Britons Quit Country In Record Numbers

Britons quit country in record numbers

By Philip Johnston, Home Affairs Editor
The Telegraph
Last Updated: 12:01am BST 23/08/2007

The number of Britons emigrating in the 12 months to July 2006 reached 385,000, the highest since present counting methods were introduced in 1991, new figures show.

This is almost certainly the greatest emigration since the 1960s, when thousands left to start new lives in Australia. It could even be the highest since before the First World War, though official figures are not available.

Almost 200,000 of those leaving for a year or more were British citizens – one every three minutes – and the rest were foreign nationals returning home or going elsewhere.

Since 1997, 1.8 million British nationals have left the country and about 900,000 have returned. At the same time, more than three million foreign nationals arrived and about half that number left.

The departure of so many Britons is exacerbating the demographic and cultural changes wrought by high levels of immigration.

Despite the exodus, the population is rising – because emigrants are more than balanced by immigrants, with 574,000 arriving.

In the year to July 2006, the population rose 350,000, to almost 60.6 million and is expected to reach 65 million by 2020. It has risen by a similar amount – the equivalent to a city the size of Bristol – every year for five years.

Net migration from abroad remained the largest factor in the increase, contributing 55 per cent of growth.

A study last year by the Institute for Public Policy Research suggested that one in 12 British nationals may be living abroad, a total of about 5.5 million.

There are 250,000 second homes owned by British nationals in France alone, though Australia and Spain are the two favourite destinations for the British diaspora.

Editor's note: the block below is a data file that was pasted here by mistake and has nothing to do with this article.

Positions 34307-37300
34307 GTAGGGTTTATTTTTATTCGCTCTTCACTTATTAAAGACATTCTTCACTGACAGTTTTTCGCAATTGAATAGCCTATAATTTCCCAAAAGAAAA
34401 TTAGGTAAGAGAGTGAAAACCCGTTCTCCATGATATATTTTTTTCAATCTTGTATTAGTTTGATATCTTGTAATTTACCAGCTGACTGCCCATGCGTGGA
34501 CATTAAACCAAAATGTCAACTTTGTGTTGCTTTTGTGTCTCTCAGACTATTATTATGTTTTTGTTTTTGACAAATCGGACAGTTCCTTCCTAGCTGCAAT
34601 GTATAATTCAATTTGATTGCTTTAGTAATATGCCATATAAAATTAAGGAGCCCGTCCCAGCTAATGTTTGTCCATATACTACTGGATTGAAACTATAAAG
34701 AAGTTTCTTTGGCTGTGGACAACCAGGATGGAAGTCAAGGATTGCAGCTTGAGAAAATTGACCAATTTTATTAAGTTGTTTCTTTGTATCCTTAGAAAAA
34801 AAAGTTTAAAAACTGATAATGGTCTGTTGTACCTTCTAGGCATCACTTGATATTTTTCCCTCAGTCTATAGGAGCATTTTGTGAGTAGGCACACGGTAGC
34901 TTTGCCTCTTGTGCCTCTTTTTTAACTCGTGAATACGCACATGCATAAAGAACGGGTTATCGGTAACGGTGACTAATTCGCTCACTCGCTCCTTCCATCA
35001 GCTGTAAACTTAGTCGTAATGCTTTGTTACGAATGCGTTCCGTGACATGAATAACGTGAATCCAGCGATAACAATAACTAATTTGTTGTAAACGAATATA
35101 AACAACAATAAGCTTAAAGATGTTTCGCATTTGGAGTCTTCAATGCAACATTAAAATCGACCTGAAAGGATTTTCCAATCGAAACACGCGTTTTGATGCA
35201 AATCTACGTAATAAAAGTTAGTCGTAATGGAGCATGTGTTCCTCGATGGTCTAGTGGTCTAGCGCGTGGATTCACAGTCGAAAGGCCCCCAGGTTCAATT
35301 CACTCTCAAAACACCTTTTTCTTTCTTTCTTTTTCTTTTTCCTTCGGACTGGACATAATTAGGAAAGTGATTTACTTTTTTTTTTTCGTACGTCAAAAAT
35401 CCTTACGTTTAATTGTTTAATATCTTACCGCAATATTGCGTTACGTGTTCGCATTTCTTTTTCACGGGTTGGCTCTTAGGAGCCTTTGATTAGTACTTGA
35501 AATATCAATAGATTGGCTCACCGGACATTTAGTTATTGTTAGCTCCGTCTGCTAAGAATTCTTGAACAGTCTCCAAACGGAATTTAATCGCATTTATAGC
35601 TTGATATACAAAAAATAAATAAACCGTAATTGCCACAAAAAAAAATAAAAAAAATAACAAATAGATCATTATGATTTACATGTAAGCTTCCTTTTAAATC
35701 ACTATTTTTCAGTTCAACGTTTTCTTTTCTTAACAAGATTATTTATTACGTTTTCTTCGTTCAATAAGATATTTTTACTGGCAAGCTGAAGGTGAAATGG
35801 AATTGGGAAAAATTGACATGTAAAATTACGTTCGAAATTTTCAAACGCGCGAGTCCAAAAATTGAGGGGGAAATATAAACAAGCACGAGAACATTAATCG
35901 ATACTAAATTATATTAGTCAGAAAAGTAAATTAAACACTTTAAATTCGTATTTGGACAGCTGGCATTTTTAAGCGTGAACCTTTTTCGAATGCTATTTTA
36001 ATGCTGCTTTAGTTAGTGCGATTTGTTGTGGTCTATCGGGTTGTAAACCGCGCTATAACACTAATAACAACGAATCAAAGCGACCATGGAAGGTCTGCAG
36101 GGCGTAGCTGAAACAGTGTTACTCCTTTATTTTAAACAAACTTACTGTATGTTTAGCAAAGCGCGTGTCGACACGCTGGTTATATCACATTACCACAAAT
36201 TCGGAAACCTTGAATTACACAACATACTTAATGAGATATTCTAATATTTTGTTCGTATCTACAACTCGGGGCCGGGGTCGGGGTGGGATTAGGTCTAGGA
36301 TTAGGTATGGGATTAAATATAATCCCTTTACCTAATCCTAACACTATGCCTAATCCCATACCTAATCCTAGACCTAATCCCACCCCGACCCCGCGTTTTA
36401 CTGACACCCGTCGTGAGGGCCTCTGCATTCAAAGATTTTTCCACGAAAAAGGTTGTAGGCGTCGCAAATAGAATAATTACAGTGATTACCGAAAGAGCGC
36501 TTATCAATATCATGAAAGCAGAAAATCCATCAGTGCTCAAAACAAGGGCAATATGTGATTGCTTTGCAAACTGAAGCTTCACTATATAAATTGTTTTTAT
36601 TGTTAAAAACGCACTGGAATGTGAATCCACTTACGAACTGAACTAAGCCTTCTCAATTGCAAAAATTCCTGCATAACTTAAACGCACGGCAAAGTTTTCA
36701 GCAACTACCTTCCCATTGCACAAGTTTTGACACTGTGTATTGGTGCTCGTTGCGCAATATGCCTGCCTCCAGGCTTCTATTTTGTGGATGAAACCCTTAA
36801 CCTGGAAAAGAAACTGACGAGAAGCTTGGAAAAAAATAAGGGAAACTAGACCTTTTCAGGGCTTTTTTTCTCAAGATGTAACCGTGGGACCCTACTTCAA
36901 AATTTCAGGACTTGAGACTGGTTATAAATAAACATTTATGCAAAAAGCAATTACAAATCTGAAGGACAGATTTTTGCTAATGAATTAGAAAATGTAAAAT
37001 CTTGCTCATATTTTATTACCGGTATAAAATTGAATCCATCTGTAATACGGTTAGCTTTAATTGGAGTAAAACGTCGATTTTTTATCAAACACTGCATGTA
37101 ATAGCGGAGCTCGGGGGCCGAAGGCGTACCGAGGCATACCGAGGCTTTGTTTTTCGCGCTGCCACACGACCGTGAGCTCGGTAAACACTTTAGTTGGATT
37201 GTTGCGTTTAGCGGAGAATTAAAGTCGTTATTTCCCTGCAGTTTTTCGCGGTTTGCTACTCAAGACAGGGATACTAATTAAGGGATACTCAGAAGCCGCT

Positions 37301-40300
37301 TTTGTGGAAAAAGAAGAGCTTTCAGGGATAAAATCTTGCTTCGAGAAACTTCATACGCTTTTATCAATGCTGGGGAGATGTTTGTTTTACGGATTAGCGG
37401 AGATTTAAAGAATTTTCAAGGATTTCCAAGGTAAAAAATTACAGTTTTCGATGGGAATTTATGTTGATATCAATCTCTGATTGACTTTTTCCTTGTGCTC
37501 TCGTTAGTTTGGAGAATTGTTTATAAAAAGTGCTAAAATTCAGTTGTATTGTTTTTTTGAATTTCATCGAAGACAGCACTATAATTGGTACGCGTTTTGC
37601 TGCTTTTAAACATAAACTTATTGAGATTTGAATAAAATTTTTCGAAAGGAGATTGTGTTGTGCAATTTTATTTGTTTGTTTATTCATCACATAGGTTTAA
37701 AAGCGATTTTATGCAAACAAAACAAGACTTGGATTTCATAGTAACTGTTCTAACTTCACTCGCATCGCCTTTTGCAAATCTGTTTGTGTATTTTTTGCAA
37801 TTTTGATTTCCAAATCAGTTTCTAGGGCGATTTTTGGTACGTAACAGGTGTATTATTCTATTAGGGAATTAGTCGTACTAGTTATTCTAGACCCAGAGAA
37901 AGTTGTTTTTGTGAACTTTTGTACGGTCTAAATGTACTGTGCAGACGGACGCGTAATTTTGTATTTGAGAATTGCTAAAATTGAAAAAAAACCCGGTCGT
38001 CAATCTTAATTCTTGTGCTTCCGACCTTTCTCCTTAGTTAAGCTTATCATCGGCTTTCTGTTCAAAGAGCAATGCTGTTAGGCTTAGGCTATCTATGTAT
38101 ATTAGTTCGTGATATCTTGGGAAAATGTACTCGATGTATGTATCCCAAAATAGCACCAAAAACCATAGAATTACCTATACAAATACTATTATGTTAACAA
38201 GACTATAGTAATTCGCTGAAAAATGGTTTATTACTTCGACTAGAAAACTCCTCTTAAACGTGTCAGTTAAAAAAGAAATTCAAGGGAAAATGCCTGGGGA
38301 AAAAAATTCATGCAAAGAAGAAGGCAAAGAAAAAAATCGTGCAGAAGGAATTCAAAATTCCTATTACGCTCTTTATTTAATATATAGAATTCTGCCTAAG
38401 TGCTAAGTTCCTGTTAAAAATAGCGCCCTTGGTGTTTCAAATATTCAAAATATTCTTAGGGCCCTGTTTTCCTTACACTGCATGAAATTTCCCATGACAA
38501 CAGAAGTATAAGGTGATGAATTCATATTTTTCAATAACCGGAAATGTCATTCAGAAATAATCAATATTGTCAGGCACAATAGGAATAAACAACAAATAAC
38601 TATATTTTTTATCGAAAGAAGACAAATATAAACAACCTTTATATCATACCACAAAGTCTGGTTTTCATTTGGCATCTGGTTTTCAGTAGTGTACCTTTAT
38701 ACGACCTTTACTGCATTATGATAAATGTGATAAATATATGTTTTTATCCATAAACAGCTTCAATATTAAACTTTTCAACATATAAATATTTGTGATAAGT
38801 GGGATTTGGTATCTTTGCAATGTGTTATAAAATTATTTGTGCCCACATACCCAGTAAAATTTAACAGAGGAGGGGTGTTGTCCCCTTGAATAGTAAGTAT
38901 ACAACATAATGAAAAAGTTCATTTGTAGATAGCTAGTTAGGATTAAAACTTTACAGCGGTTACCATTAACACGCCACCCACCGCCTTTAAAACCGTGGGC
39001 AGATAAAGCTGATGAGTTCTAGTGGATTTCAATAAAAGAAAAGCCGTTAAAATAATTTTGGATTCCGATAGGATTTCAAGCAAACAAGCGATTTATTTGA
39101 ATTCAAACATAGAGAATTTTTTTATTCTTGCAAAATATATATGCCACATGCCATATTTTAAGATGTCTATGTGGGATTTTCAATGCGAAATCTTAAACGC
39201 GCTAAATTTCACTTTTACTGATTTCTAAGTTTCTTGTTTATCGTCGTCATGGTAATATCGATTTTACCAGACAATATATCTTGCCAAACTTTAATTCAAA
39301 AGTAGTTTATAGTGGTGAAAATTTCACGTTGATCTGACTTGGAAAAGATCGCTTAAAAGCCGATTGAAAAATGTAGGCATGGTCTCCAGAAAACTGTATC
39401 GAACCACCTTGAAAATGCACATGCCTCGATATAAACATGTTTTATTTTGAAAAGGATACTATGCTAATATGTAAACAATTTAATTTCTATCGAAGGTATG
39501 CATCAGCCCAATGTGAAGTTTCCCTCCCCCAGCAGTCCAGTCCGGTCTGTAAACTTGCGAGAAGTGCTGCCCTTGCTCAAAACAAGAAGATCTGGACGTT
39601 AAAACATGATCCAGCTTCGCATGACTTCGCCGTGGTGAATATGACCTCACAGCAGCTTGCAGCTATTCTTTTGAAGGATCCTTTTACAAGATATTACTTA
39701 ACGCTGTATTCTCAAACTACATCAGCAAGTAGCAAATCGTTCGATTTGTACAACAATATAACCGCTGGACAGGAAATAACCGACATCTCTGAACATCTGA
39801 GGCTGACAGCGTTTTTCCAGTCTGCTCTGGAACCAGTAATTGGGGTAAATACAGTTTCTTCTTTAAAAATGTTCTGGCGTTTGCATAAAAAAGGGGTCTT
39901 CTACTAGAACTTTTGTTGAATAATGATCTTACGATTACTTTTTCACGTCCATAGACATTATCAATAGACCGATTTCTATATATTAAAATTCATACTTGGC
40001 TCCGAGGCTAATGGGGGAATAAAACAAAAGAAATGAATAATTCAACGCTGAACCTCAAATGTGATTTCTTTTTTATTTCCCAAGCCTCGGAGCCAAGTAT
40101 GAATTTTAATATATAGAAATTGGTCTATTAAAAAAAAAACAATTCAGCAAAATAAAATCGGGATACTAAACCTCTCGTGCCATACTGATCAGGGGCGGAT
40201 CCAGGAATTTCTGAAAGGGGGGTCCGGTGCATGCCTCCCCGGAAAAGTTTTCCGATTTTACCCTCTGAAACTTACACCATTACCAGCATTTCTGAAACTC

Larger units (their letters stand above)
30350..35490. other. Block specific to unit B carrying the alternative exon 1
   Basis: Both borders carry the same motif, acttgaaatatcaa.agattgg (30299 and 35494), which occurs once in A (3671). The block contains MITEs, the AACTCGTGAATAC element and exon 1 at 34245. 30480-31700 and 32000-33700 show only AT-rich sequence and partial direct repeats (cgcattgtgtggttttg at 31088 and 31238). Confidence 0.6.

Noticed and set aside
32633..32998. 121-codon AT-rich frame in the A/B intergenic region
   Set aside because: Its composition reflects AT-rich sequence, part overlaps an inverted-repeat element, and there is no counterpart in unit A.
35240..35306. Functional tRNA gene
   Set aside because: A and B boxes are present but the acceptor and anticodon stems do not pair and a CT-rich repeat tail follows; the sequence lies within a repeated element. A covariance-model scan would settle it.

Surveys indicate that another one million are set to pack their bags for good over the next five years and a further 500,000 live abroad for part of the year.

Not only do more British live abroad than any other nationality, they are also more spread out. There are 41 countries with more than 10,000 British living there and another 71 countries with more than 1,000.

Emigration levels are back to those last seen in the late-1950s and early 1960s, when the ''10 Poms” left in droves for Australia, enticed by subsidised travel and settlement.

They are even higher than the last great exodus, before 1914, when the outflow ran at 300,000 per annum and more young men were leaving the country every year than died on the battlefields of Europe.

Also, far from being pensioners looking for retirement in the sun, many leaving today were young and highly skilled. The IPPR study showed that four in 10 were in managerial or professional occupations.

Liam Clifford, who runs, said his company had 50,000 hits last month from people looking to leave.

“They do not believe that the services and the system can cope with the number of people coming into the UK.”

David Nicholson-Lord, of the Optimum Population Trust, which campaigns for a ''sustainable'' population, said: “Evidence strongly suggests emigration is driven by a perceived decline in UK quality of life, with congestion, queues, overcrowding and general 'lack of space' a key element.”